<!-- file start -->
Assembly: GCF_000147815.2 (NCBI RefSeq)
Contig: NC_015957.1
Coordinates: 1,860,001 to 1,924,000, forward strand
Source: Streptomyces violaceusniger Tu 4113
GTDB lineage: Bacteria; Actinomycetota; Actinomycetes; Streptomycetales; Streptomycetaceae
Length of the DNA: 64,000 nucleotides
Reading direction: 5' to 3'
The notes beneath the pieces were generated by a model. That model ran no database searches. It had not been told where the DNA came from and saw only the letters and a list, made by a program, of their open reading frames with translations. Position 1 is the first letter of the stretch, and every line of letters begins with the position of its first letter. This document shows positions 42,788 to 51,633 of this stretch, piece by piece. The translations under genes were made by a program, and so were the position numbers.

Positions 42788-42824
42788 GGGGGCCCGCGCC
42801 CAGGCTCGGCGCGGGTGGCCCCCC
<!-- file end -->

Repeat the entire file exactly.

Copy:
Assembly: GCF_000147815.2 (NCBI RefSeq)
Contig: NC_015957.1
Coordinates: 1,860,001 to 1,924,000, forward strand
Source: Streptomyces violaceusniger Tu 4113
GTDB lineage: Bacteria; Actinomycetota; Actinomycetes; Streptomycetales; Streptomycetaceae
Length of the DNA: 64,000 nucleotides
Reading direction: 5' to 3'
The notes beneath the pieces were generated by a model. That model ran no database searches. It had not been told where the DNA came from and saw only the letters and a list, made by a program, of their open reading frames with translations. Position 1 is the first letter of the stretch, and every line of letters begins with the position of its first letter. This document shows positions 42,788 to 51,633 of this stretch, piece by piece. The translations under genes were made by a program, and so were the position numbers.

Positions 42788-42824
42788 GGGGGCCCGCGCC
42801 CAGGCTCGGCGCGGGTGGCCCCCC